What are your results to date?
We have distributed the fuel to at least four different industrial customers at this point. We’ve gotten positive feedback from the customers on the burning characteristics of the fuel, the energy content, and the ease with which it burns. That’s been really encouraging - we have a very good relationship with the city and have them excited about long term collaboration. I think Pivot Works is going to be in Kigali for a long time.
We are a startup company so we are still working to optimize our operation and have a ways to go to really drive down our processes and costs. We are going to be integrating a liquid treatment into our process – a major priority for this year. A lot going on, but the last year (2015) was a very successful and exciting one for the company.
Any other uses for Pivot fuel, besides industrial?
You certainly could burn this fuel in a turbine to generate electricity. But at this point there is a large and growing demand by industries for thermal energy. This type of fuel is very easy to store, and to transport and so today its highest value is in the local economy. We certainly explore the possibility of electricity generation and feed in tariffs but based on our analysis we can generate more revenue by selling this as a thermal energy. If the prices for feed in tariffs for electricity go up or the technologies for generating electricity become more efficient and less expensive, then the economies may change, and as a company we do need to stay on the cutting edge. So today we sell solid fuel but in the end our mission it is to drive down the cost of sanitation and make waste management viable in cities and if there is another opportunity at some point that allows us to do that better then we will certainly look at switching to that.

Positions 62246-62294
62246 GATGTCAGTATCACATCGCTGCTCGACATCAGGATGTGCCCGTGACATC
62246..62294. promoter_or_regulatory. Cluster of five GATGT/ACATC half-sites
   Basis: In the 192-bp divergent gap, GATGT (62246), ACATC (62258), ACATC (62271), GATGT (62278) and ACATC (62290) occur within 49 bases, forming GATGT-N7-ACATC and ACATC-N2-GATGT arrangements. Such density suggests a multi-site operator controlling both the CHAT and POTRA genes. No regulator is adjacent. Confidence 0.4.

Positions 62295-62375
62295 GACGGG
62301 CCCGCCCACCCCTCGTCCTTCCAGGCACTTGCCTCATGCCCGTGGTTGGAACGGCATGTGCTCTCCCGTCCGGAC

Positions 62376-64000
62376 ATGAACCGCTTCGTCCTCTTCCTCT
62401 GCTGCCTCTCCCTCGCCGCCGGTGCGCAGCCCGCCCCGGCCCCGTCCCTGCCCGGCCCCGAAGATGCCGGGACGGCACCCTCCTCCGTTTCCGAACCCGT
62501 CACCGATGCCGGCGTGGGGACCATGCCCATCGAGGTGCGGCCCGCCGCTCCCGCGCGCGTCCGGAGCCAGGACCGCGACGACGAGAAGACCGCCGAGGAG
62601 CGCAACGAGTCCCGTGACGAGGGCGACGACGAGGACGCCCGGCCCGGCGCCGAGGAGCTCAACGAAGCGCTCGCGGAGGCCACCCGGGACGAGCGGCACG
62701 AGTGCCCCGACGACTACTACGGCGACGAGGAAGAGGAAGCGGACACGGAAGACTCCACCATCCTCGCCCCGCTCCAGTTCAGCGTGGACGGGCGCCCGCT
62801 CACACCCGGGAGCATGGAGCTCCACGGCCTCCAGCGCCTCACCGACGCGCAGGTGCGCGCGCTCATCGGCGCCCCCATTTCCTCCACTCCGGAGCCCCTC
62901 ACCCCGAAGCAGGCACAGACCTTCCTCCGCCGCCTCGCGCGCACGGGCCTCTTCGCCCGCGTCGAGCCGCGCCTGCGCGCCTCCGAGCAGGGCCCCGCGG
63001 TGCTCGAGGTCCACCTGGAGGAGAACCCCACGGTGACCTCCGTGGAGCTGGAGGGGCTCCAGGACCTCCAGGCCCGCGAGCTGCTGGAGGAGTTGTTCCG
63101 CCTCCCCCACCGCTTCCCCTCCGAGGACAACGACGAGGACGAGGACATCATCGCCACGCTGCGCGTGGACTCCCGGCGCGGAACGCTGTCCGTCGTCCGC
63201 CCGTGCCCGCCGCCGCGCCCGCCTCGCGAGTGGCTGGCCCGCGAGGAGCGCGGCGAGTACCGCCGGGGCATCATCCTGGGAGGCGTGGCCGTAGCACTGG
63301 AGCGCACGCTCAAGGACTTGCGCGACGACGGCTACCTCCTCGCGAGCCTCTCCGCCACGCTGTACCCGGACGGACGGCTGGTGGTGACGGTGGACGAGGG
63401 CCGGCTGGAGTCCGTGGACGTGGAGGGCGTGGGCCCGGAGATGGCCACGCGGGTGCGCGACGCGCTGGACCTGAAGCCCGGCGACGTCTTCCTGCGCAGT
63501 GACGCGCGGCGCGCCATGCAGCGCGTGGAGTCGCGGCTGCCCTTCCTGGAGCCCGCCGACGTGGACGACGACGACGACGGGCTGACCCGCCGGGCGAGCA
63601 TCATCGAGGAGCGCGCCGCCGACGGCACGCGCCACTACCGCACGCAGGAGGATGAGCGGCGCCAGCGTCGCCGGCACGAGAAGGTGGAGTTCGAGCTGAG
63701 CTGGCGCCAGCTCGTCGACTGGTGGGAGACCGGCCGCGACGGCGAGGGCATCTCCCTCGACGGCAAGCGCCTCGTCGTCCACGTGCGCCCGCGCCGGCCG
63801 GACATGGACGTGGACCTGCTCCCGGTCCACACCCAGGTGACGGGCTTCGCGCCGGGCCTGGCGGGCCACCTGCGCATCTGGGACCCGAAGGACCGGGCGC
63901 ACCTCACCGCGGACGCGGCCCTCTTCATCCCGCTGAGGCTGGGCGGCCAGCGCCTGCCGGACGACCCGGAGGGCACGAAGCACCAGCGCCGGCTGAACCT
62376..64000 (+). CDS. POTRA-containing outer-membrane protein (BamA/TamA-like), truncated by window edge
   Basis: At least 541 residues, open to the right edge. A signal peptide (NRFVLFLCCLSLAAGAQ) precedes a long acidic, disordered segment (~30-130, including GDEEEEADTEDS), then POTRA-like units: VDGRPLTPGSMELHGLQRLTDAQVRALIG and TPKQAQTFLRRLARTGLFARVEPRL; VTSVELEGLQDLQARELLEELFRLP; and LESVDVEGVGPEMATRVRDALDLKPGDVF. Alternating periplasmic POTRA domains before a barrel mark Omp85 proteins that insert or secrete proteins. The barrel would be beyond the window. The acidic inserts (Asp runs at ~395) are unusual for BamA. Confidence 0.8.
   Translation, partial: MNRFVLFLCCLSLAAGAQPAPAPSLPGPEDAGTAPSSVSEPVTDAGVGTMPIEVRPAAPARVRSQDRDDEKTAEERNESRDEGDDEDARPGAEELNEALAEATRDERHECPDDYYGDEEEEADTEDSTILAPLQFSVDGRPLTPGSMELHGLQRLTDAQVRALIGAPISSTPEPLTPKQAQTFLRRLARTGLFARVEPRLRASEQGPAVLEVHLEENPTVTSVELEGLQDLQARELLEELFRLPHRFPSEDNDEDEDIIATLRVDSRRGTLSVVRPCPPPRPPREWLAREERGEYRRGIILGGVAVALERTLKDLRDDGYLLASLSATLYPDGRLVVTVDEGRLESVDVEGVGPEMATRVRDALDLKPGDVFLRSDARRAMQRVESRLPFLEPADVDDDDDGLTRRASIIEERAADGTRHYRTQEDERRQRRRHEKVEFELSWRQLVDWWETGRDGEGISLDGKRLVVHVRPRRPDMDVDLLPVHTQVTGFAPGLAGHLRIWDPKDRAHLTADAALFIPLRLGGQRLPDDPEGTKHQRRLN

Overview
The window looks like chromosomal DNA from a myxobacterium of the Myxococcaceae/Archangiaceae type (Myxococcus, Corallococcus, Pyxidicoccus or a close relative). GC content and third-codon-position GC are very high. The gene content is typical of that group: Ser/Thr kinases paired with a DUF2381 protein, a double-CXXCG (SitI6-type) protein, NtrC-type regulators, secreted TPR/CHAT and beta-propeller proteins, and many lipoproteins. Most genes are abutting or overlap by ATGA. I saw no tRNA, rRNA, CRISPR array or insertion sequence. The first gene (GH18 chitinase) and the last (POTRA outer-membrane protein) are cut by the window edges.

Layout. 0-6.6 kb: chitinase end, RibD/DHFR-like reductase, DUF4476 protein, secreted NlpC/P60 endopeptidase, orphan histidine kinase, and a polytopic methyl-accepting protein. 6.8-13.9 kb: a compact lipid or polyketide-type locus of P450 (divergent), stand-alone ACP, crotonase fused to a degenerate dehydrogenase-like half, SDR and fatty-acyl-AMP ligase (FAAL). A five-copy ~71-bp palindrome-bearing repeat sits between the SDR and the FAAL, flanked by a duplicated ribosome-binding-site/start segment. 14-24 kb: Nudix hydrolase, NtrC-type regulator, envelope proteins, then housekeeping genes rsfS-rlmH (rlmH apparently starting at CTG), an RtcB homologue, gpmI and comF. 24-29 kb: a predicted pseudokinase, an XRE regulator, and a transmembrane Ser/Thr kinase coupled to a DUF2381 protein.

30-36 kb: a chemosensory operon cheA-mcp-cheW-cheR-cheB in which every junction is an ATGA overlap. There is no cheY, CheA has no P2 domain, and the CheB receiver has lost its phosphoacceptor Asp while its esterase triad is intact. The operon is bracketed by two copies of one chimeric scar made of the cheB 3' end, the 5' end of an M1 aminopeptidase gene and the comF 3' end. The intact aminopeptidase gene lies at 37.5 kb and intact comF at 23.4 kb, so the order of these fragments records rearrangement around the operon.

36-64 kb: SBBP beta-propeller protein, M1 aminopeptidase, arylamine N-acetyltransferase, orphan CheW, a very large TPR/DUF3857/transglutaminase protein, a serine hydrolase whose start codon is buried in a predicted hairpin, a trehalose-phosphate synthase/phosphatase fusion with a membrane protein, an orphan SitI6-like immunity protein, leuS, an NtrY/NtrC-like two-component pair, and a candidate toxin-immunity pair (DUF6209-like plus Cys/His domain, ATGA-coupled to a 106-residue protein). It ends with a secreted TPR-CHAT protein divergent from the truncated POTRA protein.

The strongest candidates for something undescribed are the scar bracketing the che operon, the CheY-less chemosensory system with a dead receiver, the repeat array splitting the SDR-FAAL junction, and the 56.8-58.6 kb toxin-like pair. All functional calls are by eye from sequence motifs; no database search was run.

Have you encountered any push back due to the sourcing of the fuel?
Not by industries – which is one of the reasons why we target that market. We are deliberately not trying to